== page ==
Although motivating employees is one of the most important challenges an organisation faces many managers are still to this day unaware of the difference motivated staff can have on performance. Learning and understanding the factors that encourage and increase motivation is therefore essential.
Whilst there are a number of motivation theories none has been universally accepted. The leading theories can be divided into two categories: Content theories on the one hand and process theories on the other. In this essay two leading theories, Maslow's hierarchy of needs and Adams' equity theory are examined as they represent the two main strands of theoretical development in the field of motivation.
To reinforce the importance of motivation to an organisation recent studies have demonstrated the existence of a direct link between employee motivation and financial performance. One study was undertaken by the Workplace Research Foundation and was titled "The National Benchmark Study: Employee Motivation Affects Subsequent Stock Price.". This comprehensive seven year study showed a direct correlation between staff motivation and a company's share price across a variety of economic conditions both positive and negative. (Serchuk, 2009)
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The aforementioned study highlighted the importance of having a motivated workforce not only for the management but for all stakeholder groups and potential investors. Motivation has an effect on both productivity (quantity) as well as quality. We can see also that a lack of motivation can lead to missed production targets and compromised quality. Even in today's era of high technology the human resource is still the most important asset. It is an asset that performs best when in a motivated condition a fact that reaffirms motivation as a key area worthy of study.
At this stage we should consider a definition of motivation. It is essentially a 'force' that affects our actions, this force is generated when our individual needs are satisfied and as a result of it we are spurred to complete tasks more effectively. Our willingness to produce effort is directly linked to our level of motivation. In the workplace this means that our output will drop in both quality and quantity if your needs are not being met and our motivation is low as a consequence. According to Pinder, motivation consists of "a set of energetic forces that originate both within as well as beyond an individual's being, to initiate work related behavior, and to determine its form, direction and duration" (Pinder, 1984, p. 11). It is also described as "The cognitive decision-making process through which goal-directed behavior is initiated, directed and maintained (Huczynski & Buchanan, 1985, p. 242). Also, the concept of motivation is defined in motivational system theory as the organized patterning of an individual's personal goals, emotions and personal agency beliefs (Ford, 1992).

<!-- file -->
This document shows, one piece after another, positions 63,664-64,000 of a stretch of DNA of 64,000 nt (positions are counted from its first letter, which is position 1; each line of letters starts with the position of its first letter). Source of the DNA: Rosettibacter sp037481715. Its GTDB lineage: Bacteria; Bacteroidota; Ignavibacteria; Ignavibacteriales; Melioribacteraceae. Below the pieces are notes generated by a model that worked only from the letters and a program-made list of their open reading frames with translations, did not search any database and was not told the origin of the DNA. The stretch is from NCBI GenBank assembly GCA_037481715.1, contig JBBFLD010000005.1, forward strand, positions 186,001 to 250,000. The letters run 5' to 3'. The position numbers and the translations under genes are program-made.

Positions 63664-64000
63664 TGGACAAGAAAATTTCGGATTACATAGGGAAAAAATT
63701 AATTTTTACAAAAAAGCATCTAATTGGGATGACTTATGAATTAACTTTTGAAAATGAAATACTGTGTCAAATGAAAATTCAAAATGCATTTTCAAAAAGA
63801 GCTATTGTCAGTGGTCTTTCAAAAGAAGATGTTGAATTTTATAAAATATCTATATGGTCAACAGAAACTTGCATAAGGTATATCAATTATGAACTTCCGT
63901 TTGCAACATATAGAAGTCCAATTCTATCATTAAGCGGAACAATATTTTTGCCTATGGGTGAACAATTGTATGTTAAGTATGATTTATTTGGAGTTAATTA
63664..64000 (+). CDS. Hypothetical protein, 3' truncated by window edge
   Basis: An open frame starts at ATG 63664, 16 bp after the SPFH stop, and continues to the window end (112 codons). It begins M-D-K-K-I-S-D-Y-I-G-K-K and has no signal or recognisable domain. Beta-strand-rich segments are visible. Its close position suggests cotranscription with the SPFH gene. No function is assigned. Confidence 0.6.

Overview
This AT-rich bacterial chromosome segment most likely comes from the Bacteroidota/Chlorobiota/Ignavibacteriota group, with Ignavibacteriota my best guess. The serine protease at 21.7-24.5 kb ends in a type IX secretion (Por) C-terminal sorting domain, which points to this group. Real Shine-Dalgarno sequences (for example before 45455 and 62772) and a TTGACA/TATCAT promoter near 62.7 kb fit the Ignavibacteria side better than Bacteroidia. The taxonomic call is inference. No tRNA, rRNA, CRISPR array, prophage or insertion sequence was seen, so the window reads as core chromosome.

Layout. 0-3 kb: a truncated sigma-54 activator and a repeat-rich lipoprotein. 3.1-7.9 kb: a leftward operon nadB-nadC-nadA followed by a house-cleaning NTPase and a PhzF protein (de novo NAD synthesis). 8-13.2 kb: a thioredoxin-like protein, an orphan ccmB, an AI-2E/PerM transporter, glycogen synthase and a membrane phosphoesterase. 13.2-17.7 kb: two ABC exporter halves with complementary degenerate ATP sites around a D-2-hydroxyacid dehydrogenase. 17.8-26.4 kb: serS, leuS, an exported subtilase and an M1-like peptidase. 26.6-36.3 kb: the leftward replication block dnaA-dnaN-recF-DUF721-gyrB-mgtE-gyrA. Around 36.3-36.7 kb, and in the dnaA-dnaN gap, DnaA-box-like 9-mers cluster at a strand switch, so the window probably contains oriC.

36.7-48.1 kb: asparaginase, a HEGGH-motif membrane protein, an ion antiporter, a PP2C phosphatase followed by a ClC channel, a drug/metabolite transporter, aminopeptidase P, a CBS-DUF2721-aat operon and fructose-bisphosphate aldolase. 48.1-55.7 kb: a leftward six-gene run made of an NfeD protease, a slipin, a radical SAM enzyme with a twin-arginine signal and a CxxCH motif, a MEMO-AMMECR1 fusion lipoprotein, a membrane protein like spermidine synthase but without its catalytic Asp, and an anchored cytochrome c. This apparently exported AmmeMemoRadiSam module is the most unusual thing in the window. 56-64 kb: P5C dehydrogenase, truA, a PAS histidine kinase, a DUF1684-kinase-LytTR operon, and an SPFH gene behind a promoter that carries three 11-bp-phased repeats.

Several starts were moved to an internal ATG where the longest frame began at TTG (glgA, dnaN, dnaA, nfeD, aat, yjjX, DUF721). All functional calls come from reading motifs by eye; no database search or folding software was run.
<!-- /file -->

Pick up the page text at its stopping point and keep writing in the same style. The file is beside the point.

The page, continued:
In this essay two leading theories, Maslow's hierarchy of needs and Adams' equity theory are examined as they represent the two main strands of theoretical development in the field of motivation.
Motivation and the Organisation
With a direct link established between the financial performance of a business and the motivation of the workforce both research and theoretical development have received substantial attention.
According to Motivation and Leadership at Work (Steers, Porter, & Bigley, 1996), at the start of the 20th Century researchers began investigating a range of possible explanations for the variations in individuals' motivation. They suggested that 'one of the most important impacts of organizational leadership, whether it be effective or ineffective, is on the motivation of organizational members (Steers et al. 1996 p618) so on this basis it is unsurprising that it has been an important area of research for over a century.
Researchers studied the affect of individuals' cognitive processes, including for example the thoughts they have about events in the future. Other researchers were more concerned with past behaviour and its consequences as the main driver of current behaviour. Another group focused on a set of internal factors or drives as the explanation for motivated behaviour.
As the body of research built up two main threads or classifications of research were established. These two theories are referred to as 'content theory' and 'process theory' of motivation and these remain today the two main schools of thought.
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Content theories are mostly concerned with identifying the specific needs an individual at work has and the relative strength of these needs in producing motivation. They also refer to the strategies individuals adopt to satisfy their needs. On the other hand process theories are aimed at identifying the relationship between the dynamic variables of which motivation consists, as the name suggests this school of thought puts it emphasis on the actual process of motivation.